Suburban Sprawl: Serpentine Sameness from the Skies
Helicopter photos by Christoph Gielen reveal the beautifully-designed patterns and shapes of our auto-dependent homes on the range, walking not preferred, neighbors as yet uncontacted, wildlife unwelcome, sustainable future in question.
The automobile is our master, our enabler, our key-started-companion and fossil fueled best-friend-forever. It commutes us to work, Sunday-drives us to play with friends, shuttling us to shopping mall strolls. Our garage-fronted homes face driveways and to-and-fro streets, connecting speedy highway strips for yoga and frozen yogurt, parking lots spreading out the space between us and everything else.
The ever-repeating serpentine lines, units placed at angles with hue enhancements, punctuated by strips of green and blue, are considered by many as the family-friendly freeway-close happiest home on earth. The design-engineered-beauty of the lines and patterns defining sublime suburbia are evident in the recurring shapes of Christoph Gielen’s aerial photographic essay.
Paseos are stippled with patterns, dressed with Mexican-imported tilework, uplighted with fountains splashing water on your shoes. Walking is promoted in specified locales, oversold under shady eucalypts and tropical hibiscus, cutting through the yard prohibited, as are pool-hopping and freedom-running over the gazanias. No commercial signs, neon-lights, billboards blinking, hawking, manipulating the behavior of youth and the aged alike, not here, maybe there, out of view of homes. Covenants, codes, and restrictions keep the trees clipped, lawns shaved, Recreation Vehicles camouflaged.
Land uses are separated in zones, stipulated by general plans, codified by city administrators, and interpreted by councils and supervisors. Residences stay with like-residences, density, median-income and land value grouped with their analogue. Mixing median-income condos with expensive single-family homes might create a diverse community, but like-zoning prohibits. Shopping centers, public plazas, parks and housing do not mix, townhomes don’t dwarf ranchettes, the working poor take buses to service the inner-workings, offices relegated on the left side of the freeway, industrial zone proximate to the railroad.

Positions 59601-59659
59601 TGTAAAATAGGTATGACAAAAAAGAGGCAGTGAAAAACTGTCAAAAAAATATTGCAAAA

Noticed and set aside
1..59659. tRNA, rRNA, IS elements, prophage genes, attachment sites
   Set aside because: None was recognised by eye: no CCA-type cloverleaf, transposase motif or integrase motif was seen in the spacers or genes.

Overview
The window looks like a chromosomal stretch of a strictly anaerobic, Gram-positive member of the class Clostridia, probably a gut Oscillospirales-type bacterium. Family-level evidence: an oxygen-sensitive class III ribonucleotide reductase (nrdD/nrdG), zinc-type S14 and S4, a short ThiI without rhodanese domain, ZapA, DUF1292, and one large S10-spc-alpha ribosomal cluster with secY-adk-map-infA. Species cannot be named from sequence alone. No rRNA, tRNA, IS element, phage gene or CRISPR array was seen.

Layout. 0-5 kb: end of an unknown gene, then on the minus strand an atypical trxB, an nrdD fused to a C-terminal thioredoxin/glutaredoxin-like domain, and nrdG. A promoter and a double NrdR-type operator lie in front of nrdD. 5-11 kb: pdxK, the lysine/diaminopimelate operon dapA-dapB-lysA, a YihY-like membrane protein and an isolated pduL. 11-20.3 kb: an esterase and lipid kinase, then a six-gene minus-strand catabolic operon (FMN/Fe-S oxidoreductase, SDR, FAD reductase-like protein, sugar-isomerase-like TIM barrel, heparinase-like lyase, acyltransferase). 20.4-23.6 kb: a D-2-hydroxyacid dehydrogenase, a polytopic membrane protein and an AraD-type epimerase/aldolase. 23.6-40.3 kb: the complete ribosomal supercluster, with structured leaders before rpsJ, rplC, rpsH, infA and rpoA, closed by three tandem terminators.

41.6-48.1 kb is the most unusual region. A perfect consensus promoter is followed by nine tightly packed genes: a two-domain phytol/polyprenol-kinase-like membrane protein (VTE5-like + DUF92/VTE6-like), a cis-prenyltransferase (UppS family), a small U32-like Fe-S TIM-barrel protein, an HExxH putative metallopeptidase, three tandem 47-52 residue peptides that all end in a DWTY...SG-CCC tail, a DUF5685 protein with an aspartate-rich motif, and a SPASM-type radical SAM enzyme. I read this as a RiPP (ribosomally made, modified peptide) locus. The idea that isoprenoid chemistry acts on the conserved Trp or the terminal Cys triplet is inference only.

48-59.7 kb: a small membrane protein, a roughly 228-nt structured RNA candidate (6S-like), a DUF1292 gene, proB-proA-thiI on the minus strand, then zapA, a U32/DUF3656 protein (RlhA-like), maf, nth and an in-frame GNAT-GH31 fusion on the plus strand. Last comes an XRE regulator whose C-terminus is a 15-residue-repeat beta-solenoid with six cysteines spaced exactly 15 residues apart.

Mixing uses, like having a kitchen next to a living room, is strictly prohibited. Separating sulfur-belching factories from Fido’s exercise lawn might be good planning, but siting post offices, taco shops, elementary schools and public squares walkable from your front porch should always be encouraged, yet largely impossible in modern-day suburbia.
We invest our wealth to reside in bucolic-designed havens, protected from interaction with the millions upon millions. Talkative neighbors fenced back to restrict the dialogue, many spotted gesticulating through windshields, suspicious characters kept behind gates, monitored on video. Separation means safety, control over that which may be uncontrollable, eliminating predators and unwanted sight lines, keeping interactions limited to those on our “Friend” lists. Suburbanization sublimates the wild open and the many-too-many for regulated human-centric, without the need for having to say hello to everyone. The benefits are seductive, at least on paper.
Car-dependent urban sprawl reaches everywhere, consumes trees and bogs, rivers channelized with cement and box culverts. Impervious surfaces make driving smooth, direct the falling rain out of puddles and into segregated channels that will never fill the living room floor, no matter how close that winding river. Mountain lions and rattlesnakes are held at bay, with the view of the hills accentuated with trees imported from the Seychelles. Indigenous plant species are crowded out by tropical garden-varieties, migration routes blocked, wilderness habitat fraccionated. Designing suburbia for alternative species should also be encouraged, avoiding grading of ravines, channelization of watercourses, allowing habitats to be contiguous and connected despite the presence of luxury Italian-villa condos.
From the air, it seems a mesmerizing pattern, classical built-environment minimialism, people taking space to breathe their own air, inhaling freedom and their own landscaping products. This land-intensive human consumption pattern requires urbanization of raw land (i.e. conversion of open space or wilderness into human-stuff) that significantly exceeds the rate of population growth over time, dependent solely upon automobile transportation to navigate the wide distances.
Yet, this model can be retrofitted with alternative transportation: light rail, long-distance bus rapid transit, shuttles, and park-and-rides can create a slow transformation of our disparated neighborhoods. As the open spaces are filled and densities increase, mass transit alternatives become more financially and operationally viable.
Suburbia is home, comfortable, aesthetic, but with deeper consideration can also be created as a walkable human-scale community, integrated with the wide-open wilderness, designed with environmental sustainability and reduced carbon footprint in mind.